Facebook is introducing new facial recognition features that will automatically notify users when their photo is posted on the social network, the company said in a blog post Tuesday.
The new features are being rolled out in the face of growing pressure on the company from regulators in Europe, the U.S. and elsewhere who have criticized Facebook for spreading fake news, fostering hate speech, eroding civil discourse and trampling privacy rights. The facial recognition technology could help combat some abusive conduct on the network, the company said, although it may also raise additional privacy concerns.
The feature builds on technology Facebook already uses to suggest tags or labels for people in photos users post, Rob Sherman, the company’s deputy chief privacy officer, said in an interview.
He said the new feature give users more control by informing them when their photo has been posted. They can review the post and then tag themselves, choose to leave themselves untagged or, if they are not comfortable with it, contact with the user who posted the photo to ask them to remove it, or file a complaint with Facebook, he said.
A user must be part of the permitted audience for the page posting the photo in order to receive the notification.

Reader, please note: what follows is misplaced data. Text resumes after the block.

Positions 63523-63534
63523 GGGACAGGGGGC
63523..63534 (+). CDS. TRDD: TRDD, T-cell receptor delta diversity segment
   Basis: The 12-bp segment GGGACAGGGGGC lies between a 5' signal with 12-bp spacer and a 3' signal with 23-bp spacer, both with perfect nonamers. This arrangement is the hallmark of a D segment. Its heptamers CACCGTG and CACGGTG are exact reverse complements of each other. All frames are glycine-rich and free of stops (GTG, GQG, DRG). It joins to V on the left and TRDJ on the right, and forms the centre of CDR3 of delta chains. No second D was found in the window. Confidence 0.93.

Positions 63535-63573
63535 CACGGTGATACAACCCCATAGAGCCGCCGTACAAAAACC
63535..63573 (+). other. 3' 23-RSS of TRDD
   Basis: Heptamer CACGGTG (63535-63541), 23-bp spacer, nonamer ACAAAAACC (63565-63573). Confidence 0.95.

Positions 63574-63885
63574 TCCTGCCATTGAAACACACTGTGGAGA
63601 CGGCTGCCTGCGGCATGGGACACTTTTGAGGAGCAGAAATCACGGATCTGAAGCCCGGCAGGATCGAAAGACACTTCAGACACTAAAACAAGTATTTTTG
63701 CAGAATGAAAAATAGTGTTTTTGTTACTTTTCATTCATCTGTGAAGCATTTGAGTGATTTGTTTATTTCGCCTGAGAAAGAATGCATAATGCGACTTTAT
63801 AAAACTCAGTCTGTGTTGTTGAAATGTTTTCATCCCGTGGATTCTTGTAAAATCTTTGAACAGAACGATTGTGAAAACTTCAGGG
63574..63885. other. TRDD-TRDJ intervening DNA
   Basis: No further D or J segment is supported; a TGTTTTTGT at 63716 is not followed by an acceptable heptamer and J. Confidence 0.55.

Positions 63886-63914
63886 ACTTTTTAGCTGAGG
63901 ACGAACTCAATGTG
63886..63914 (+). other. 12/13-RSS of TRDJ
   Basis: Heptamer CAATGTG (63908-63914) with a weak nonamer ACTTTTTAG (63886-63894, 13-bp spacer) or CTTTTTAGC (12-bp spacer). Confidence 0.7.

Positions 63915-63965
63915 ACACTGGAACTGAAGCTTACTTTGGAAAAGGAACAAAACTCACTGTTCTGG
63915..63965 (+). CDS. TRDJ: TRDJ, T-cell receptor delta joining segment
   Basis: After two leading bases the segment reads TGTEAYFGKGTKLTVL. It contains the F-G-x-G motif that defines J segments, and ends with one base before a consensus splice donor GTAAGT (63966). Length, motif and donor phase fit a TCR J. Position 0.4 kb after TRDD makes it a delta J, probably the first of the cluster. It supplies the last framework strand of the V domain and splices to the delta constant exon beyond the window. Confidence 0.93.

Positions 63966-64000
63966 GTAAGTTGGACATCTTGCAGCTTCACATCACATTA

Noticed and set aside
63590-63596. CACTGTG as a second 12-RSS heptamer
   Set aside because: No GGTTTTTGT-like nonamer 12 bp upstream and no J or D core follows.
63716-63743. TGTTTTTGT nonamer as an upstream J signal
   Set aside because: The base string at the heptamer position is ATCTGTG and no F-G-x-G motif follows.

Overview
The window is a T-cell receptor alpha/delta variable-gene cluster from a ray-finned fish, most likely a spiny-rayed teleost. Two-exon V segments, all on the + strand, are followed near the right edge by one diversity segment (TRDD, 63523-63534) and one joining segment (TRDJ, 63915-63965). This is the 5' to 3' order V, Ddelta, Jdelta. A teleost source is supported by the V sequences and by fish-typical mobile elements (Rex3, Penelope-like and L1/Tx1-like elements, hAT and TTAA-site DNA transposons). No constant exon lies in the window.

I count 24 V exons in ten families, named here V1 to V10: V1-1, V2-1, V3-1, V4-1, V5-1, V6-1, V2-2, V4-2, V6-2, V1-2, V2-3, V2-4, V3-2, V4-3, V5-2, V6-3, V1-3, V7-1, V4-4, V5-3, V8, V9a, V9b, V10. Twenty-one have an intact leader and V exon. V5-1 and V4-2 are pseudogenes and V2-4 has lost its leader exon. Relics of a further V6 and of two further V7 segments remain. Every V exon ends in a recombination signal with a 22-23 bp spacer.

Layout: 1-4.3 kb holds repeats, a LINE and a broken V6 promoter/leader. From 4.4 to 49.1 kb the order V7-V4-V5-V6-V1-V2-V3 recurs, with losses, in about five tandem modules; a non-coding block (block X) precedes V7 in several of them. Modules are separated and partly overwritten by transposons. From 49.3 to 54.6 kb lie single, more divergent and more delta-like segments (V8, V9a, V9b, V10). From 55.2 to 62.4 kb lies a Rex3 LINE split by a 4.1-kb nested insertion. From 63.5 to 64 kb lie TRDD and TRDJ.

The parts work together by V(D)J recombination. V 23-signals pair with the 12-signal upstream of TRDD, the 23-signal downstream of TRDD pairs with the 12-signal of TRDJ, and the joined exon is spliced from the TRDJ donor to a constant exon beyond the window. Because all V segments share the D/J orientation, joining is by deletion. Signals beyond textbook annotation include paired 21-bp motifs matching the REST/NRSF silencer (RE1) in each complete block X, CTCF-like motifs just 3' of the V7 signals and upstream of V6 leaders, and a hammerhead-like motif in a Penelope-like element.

An additional feature will also inform users if anyone across the entire social network tries to post a profile picture containing them, Joaquin Candela, Facebook’s director of applied machine learning, said in the blog. “We’re doing this to prevent people from impersonating others on Facebook,” he said.
Fake accounts have been implicated in the spread of false information on Facebook as well as in some scams perpetrated on the network.
Both features will be turned on-or-off via a single toggle in Facebook’s settings, Candela said.
The new features debuting today will be available everywhere except Europe and Canada, where privacy regulators have previously raised objections to Facebook’s auto photo tagging feature, Sherman said.
Nipun Mather, a product manager in the company’s applied machine learning group, said in an interview ahead of Tuesday’s announcement that the facial recognition features build on advances the company’s artificial intelligence researchers have made in computer vision.
While now able to identify most users in head-on photos, the technology won’t recognize people whose faces are obscured, in shadow or at unusual angles. He also said it would struggle to differentiate identical twins.
“If people have a hard time recognizing someone, then in those situations, computer vision will struggle too,” he said. He said if Facebook’s system did not have high confidence in its identification of someone in a photo, it would leave them untagged.
The company also said it was adding facial recognition to its “automatic alt-text tool,” which allows visually impaired people to hear an audio description of what is in an image on Facebook. Introduced two years ago, the technology recognizes broad object categories like “trees” or “river” and will now be able to read out the names of people in the photos too, provided they Facebook users.
But the system is still not sophisticated enough to provide a full description of the action in a scene, Mather said.